IP Geolocation is mapping an IP address or a range of IP addresses to an approximate location using a combination of sources.
This mapping does not need to be accurate since IP addresses don't carry any actual information about their locations. These locations are approximated after gathering as much information as possible by the third or first-party companies trying to use the IP Geolocation information.
IP address registration
The first bit of information they look at is the IP address registration. IP addresses are registered to a particular entity. This entity could be your ISP, a data center, or a large business. In the case of your home or business internet, it is most likely registered to either your ISP or whoever they lease the IP addresses from.
When the IP is registered, it should contain information about the entity and its respective service regions.
This is a broad list of potential sources of positional data that companies may use to further ‘pinpoint’ a location from an IP address.
- Data contributed by service providers (United Fiber doesn't provide any location data outside of our required IP address registration regions)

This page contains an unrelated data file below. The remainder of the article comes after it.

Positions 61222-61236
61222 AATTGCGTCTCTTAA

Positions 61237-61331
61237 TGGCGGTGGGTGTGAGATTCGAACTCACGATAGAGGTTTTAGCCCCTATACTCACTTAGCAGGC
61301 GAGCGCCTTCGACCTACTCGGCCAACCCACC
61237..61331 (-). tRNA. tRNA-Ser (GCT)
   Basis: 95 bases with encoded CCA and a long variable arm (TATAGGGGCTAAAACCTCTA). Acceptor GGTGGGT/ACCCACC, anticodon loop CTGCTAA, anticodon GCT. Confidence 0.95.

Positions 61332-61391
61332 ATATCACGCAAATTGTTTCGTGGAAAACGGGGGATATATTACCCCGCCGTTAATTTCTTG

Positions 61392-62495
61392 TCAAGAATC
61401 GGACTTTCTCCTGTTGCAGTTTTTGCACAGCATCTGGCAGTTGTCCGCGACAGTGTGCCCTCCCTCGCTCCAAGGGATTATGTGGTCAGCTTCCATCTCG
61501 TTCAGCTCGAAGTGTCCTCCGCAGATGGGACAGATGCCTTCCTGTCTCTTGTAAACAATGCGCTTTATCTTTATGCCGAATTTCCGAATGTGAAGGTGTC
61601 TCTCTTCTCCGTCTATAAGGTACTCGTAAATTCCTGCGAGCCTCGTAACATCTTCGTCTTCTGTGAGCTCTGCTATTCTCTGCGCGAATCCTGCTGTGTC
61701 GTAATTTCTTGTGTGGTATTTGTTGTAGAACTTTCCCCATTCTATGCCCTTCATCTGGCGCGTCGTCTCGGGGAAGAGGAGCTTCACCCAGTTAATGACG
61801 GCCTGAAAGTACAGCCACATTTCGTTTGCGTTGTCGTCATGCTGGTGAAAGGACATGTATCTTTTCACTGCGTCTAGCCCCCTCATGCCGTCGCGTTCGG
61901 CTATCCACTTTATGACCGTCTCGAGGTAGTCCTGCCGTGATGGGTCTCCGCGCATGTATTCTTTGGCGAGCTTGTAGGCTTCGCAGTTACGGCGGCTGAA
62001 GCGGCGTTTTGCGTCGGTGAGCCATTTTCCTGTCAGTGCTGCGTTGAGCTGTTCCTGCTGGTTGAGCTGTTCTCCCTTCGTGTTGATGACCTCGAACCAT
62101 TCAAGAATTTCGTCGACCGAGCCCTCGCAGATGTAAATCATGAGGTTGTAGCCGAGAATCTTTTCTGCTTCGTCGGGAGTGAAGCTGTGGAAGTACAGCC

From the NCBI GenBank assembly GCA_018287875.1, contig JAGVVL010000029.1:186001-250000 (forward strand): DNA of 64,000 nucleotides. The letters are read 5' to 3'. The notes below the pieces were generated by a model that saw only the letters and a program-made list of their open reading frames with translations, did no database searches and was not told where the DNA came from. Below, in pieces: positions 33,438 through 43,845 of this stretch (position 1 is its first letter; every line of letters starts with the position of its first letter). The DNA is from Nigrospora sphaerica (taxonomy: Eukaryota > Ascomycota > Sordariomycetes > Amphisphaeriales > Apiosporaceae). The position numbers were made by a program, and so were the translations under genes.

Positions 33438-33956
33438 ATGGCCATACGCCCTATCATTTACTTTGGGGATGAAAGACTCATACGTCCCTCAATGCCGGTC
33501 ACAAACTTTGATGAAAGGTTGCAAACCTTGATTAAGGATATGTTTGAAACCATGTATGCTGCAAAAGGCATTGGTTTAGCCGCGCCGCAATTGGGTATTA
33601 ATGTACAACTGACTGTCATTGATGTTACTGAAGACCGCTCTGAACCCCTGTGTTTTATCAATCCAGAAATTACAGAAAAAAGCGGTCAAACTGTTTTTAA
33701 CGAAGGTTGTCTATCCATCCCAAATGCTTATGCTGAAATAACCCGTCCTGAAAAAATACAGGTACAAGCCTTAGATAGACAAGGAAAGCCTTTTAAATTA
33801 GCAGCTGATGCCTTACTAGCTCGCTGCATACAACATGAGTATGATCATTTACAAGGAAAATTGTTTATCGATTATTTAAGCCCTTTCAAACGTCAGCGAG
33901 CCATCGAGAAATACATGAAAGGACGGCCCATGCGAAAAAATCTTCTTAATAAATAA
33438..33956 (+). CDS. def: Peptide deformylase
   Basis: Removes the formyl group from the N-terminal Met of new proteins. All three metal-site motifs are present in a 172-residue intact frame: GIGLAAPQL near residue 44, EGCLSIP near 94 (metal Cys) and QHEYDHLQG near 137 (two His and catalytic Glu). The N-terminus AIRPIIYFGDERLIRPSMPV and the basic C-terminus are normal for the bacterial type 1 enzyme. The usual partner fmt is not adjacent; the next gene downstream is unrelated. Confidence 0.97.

- Guesstimates based on other IP addresses from the same or similar ranges
- Data mining or user-submitted location data
- This can include when someone fills out their location for free services such as weather apps, online stores, or account information. If enough people on similar IPs fill out the information, it can generally be assumed the location data is similar between neighboring IPs.
- GPS provided from a mobile device
By combining the registration information with all the information gathered from other sources, approximate locations can be determined. If they are correct, they are usually no more accurate than a particular town/city. For example, it won't know your exact address.
What is IP Geolocation commonly used for?
- Locating nearby stores or vendors
- Showing you location-specific data, such as regional pricing or offers
- Suggesting translations due to primary languages being different across various countries
- Detecting spoofing or fraudulent actions by noticing weird trends in approximate locations, such as jumping from one area to another at an impossible time. (Missouri to California in 20 minutes)
What is IP Geolocation bad at?
IP Geolocation is not always accurate. It should not be used as the only means to verify location, even though some companies try to use it in such a manner.
For example, YouTube and Hulu try to utilize it as another source to verify the DMA a customer should be in for their live TV services, and when it is wrong, it can cause them to switch your DMA randomly. This will change what local content you see—for example, sports or news stations may get switched to another city.
IP Gelocation can be quite useful for things like fraud detection or location-specific geolocation information. Still, it can also be annoying when it is misused and the data is wrong such as with TV provider DMA location verification.